Scott Harrison founded Charity: Water in 2006. The charity is a non-profit organization that works to bring clean water to people in developing nations by raising money through donations, which directly fund water projects such as digging wells and building water filtration and treatment facilities. Scott uses 100% of all donations to provide this clean water and hires local labor to do the work. This gives each village a sense of pride and ownership in their new clean water sources; some of which have been in operation for 12 years and are still pumping clean water.
$12,000 buys a well or filtration system including materials, equipment, and labor.
At the Symmetry conference, there was not a dry eye in the place after his presentation, and I know several wells were pledged by agencies and these pledges were going to be matched by the corporate office. Symmetry is a big-hearted organization and one of its core values is to always do the right thing … even when no one is looking! And, this is one charity that I, personally, plan to become very involved with.
Thirst: A Story of Redemption, Compassion, and a Mission to Bring Clean Water to the World
While I have not read this book yet, I plan to. I am sure it is an amazing read after hearing Scott Harrison speak. I will post a review of this book here once I have read it. 100% of the proceeds from the sale of this book go toward funding Charity: Water projects around the world.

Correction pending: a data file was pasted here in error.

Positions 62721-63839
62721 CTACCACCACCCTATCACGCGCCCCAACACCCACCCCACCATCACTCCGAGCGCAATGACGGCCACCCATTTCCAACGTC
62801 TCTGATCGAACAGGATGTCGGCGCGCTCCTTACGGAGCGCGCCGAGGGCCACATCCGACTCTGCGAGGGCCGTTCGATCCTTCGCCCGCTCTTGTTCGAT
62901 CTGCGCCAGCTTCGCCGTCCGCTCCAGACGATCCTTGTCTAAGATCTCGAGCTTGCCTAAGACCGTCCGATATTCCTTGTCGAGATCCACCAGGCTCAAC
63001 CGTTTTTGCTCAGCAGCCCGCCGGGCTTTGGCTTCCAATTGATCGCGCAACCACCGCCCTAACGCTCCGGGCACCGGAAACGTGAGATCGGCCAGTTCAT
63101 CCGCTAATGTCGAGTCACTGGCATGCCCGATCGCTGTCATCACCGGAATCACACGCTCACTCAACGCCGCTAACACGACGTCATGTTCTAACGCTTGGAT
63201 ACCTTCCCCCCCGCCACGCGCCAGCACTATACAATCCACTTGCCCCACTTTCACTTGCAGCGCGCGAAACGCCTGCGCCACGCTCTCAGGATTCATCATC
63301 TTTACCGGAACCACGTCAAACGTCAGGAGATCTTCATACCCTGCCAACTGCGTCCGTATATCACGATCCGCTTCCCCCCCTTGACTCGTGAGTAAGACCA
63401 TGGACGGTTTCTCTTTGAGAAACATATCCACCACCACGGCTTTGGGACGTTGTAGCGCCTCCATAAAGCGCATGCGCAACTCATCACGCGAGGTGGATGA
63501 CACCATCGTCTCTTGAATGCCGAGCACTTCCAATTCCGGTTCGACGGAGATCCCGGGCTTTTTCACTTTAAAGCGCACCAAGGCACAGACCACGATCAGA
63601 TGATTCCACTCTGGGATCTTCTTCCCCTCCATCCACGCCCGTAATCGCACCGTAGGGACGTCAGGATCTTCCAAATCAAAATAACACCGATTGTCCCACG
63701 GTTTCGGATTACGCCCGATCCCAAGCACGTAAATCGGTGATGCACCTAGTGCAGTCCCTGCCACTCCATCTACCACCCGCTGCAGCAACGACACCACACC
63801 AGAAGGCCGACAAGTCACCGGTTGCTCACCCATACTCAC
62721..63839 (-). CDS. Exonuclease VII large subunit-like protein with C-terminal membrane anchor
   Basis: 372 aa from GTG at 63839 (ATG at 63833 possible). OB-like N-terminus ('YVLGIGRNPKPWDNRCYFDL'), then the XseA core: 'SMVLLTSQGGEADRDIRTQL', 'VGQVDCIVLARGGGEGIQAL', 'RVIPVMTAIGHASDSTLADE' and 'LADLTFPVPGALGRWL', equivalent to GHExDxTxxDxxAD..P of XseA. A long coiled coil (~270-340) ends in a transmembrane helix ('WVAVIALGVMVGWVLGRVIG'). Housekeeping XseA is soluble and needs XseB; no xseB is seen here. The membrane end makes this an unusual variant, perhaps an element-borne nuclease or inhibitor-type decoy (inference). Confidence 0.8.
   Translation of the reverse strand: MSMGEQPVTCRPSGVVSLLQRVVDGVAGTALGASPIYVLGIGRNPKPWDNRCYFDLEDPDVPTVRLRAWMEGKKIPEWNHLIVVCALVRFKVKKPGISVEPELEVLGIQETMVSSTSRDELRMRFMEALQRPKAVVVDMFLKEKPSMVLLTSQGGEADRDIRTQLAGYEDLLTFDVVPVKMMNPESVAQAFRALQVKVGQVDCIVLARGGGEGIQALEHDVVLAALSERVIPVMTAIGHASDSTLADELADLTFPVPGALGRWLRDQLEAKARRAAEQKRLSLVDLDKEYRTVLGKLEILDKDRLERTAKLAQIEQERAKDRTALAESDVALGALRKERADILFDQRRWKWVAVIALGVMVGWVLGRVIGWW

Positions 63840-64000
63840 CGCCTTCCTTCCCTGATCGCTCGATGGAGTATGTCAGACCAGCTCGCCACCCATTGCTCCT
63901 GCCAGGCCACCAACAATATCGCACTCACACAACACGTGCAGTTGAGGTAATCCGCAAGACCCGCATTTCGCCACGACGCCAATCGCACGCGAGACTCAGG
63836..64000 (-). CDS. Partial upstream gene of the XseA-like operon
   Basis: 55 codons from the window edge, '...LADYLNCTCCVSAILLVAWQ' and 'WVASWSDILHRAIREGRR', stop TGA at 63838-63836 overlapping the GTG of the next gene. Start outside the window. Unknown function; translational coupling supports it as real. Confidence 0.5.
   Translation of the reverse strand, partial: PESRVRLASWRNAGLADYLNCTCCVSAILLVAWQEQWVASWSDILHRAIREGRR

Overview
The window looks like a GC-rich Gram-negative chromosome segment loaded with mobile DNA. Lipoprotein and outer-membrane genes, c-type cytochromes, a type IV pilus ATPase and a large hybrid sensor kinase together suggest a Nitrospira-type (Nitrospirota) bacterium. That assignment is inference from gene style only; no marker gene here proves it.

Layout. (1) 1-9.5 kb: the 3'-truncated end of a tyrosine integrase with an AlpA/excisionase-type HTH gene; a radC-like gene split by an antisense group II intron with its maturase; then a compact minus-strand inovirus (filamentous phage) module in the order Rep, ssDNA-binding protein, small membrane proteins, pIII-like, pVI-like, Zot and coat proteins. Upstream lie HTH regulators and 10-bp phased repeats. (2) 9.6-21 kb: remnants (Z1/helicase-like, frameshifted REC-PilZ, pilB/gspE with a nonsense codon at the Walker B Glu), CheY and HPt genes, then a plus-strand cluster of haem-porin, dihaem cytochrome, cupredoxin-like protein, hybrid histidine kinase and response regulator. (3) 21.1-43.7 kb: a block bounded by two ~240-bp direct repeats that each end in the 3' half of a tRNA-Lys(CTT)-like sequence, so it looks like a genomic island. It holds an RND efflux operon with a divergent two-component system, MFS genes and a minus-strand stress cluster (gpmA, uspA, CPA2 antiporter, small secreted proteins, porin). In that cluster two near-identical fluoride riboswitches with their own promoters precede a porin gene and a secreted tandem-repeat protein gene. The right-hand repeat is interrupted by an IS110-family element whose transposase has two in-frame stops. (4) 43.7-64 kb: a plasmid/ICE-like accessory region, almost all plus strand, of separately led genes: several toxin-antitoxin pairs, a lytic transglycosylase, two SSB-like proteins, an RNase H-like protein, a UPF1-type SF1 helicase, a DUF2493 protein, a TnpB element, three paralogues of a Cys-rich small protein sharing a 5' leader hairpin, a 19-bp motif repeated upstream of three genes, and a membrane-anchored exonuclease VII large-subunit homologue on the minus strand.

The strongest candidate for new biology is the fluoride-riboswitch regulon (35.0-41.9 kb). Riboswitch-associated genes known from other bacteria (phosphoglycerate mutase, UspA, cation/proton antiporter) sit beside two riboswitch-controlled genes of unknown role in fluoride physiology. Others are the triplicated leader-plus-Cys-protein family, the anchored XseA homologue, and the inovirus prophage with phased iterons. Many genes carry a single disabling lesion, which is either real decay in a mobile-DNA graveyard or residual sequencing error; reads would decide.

As we walk around carrying our bottled water, perhaps we should take a moment and think about the little girl in Liberia or Rwanda, or Honduras … drinking the poisonous water from her plastic water bottle. Many of us have already dug in to help.
Will Smith and Jada Pinkett Smith have bought wells and even went over to see them put in.
Rachel Beckwith was a young girl who, on her 9th birthday, pledged to raise $300 to bring clean water to kids on the other side of the world. She raised a little over $200. Dismayed, she pledged to work even harder next year.
Sadly, a few weeks later Rachel was killed in a tragic automobile accident. Word of her pledge and what happened hit the news, and people began to donate in Rachel’s name. $1.2 million was raised and in Rachel’s name … provided water for 37,770 people. Rachel’s story is one that will bring a tear to your eye and a swell of pride and admiration to your chest. Take a look at this video! You will not be the same after watching. I promise!
Today would have been Sensei Sherman Harrill’s 76th birthday. I sometimes wonder how many folks truly realize just how unique a gift he left us with when he finally lost his battle with cancer in 2002.
On May 6th, Eddie Satterfield hosted Sensei John Kerker for the annual seminar in Maynardville, Tennessee. This seminar, in a loose way, carries on a Tennessee tradition started by me when I brought Sensei Harrill to Clinton, Tennessee in 1996. We held that seminar the 3rd weekend in March each year up until Sensei died. (This did keep me in hot water with my family because often the seminar date fell on my daughter’s birthday. I guess I should have thought that through a little more.)